July 8th, 2006
Today I was listening to Gary McGraw on Frontline Security talking about software security. One of his points was that a large part of security trouble is poor design.
That reminds me how I’ve been meaning to rant a bit about the really terrible security I’ve seen in proprietary software lately. Some of this is very expensive software that people pay lots of money for.
- World-writable installations. In one case, the documentation for the software directed users to mark the entire program’s directory tree world-writable, including all files and directories within it. In a whole host of additional cases, consultants or support people tasked with installing the software make everything world-writable as a matter of routine. And some of these are programs specifically designed to be used on Unix shell hosts.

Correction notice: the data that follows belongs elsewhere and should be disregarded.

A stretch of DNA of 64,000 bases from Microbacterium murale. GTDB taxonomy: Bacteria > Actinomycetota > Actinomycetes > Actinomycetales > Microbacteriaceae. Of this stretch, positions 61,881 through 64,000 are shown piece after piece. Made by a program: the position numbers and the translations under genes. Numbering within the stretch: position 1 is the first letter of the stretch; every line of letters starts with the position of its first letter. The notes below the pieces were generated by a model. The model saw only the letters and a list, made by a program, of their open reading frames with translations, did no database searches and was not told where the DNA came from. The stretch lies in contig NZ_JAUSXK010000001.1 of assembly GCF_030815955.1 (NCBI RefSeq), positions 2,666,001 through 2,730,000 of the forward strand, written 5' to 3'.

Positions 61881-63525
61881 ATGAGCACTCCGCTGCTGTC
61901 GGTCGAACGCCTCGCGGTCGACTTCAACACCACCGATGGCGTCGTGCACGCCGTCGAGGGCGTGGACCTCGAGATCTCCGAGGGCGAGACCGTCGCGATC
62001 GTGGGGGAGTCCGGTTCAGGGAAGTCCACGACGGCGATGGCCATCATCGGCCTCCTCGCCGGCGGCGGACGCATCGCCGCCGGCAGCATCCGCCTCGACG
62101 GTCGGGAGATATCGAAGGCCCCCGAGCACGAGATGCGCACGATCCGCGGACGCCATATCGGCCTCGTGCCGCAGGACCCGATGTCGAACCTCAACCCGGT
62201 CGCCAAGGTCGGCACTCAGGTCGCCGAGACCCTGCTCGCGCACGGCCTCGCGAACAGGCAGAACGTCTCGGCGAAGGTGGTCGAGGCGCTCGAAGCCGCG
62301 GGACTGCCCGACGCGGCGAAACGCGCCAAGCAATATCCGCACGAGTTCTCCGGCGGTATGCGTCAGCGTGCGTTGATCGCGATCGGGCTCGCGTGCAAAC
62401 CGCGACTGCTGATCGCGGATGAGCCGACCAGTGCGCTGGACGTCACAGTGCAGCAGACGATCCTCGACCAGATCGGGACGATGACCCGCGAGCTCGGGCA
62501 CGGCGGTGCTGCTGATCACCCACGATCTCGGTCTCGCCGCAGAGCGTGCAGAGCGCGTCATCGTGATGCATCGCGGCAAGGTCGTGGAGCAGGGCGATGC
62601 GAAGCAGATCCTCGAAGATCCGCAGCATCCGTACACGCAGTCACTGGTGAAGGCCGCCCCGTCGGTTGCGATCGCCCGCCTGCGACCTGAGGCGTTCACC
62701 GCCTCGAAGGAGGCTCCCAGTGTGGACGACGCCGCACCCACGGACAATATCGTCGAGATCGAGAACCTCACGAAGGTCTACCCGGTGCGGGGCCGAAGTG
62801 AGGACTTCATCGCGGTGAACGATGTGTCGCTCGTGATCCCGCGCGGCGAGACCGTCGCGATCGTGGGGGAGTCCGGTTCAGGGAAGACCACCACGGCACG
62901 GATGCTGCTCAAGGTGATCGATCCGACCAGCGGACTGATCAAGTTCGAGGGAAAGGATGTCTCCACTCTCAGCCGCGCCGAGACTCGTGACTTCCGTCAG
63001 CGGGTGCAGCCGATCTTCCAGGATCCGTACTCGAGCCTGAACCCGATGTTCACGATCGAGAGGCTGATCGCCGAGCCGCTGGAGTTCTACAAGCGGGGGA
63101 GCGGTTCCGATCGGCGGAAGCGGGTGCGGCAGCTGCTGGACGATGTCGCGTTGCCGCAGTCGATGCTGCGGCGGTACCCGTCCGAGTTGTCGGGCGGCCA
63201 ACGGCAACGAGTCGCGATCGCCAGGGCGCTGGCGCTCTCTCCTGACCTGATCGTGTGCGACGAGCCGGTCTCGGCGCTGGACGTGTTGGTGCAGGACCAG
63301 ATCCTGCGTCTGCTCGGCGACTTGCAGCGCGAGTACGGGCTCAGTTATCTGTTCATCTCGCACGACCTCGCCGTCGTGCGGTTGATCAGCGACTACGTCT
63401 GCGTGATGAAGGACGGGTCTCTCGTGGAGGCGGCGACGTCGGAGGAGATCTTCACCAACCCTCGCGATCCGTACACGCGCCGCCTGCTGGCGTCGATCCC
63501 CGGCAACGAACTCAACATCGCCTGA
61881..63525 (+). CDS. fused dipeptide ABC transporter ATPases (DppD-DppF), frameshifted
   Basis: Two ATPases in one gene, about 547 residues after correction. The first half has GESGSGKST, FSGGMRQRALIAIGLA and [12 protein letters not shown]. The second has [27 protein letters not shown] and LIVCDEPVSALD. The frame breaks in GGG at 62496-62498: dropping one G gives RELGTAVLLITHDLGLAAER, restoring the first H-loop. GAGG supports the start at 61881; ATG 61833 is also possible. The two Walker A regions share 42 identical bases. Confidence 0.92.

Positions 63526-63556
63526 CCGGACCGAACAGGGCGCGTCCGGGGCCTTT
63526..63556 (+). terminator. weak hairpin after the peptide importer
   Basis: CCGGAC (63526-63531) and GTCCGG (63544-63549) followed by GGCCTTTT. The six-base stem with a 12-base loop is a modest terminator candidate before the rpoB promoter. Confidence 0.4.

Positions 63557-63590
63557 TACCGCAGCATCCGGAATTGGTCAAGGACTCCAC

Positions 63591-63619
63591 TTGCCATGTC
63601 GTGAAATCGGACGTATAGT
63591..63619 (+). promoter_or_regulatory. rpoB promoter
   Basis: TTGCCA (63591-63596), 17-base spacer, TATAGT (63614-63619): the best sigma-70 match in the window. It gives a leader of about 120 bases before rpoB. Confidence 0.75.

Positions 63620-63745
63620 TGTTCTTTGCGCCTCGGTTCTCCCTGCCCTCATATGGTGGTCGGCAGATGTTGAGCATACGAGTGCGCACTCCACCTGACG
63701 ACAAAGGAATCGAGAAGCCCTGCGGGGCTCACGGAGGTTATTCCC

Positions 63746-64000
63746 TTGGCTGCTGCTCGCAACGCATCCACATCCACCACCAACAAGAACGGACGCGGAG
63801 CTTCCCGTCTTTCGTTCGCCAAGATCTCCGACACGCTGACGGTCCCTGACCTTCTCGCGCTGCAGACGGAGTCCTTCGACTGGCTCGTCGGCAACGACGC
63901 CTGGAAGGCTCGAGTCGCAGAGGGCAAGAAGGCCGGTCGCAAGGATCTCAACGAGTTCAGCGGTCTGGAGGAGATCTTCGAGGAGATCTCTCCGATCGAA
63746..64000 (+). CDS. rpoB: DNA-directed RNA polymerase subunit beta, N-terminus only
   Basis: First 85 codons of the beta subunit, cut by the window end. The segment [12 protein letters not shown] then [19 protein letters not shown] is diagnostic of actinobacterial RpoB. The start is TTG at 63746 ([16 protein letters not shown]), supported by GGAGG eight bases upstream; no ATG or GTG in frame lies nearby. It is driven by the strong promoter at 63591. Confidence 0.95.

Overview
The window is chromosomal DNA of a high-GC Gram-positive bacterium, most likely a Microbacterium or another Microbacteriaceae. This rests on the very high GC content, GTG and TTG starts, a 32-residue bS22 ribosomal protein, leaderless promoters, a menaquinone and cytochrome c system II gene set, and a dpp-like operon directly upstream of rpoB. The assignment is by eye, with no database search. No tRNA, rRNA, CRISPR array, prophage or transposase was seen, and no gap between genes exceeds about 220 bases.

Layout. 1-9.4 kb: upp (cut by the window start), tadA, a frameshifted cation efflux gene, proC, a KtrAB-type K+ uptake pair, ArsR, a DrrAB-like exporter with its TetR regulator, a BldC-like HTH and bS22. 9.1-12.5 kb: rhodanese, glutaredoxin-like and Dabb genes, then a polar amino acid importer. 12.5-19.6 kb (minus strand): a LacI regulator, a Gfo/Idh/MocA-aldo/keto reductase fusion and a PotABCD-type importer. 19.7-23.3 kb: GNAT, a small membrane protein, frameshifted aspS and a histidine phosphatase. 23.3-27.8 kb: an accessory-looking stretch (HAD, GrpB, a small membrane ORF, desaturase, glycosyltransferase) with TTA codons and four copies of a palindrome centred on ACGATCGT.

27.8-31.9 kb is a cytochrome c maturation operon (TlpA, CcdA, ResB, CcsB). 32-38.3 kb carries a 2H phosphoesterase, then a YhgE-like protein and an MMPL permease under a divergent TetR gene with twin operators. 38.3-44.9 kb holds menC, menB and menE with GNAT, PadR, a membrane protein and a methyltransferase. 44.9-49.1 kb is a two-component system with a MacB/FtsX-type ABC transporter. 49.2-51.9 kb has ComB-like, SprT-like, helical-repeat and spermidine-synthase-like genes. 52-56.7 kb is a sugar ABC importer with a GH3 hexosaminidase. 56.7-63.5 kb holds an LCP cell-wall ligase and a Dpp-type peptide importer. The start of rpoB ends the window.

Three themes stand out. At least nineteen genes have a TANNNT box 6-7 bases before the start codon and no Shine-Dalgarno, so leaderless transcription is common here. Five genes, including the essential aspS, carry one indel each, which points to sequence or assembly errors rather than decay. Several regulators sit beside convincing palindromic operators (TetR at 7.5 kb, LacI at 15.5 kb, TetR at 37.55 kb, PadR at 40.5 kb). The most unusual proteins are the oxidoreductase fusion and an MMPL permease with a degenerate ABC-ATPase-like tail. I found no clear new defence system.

- Overuse of telnet. There’s telnet use everywhere. One program actually telnets to a server to start their own server-side component and then send XML to it. So we have to have an account for the server-side component, put the password in plain text on the client side, and maintain *telnet* for the application. Have we never heard of, say, CGI, people???
- Overuse of root. Again, I’ve seen this even in documentation — “run everything as root” or “if you have trouble, just run this as root.” I’ve seen installers actually check to see if they’re running as root, and fail if they’re not, even though they have no need for root privileges.
Sigh. Although I’ve seen some poor code out there in the Free Software community, I’ve never seen anything that even approaches this level of insanity.
Why is the most expensive software the least secure? And what can we do about it when the vendor doesn’t care?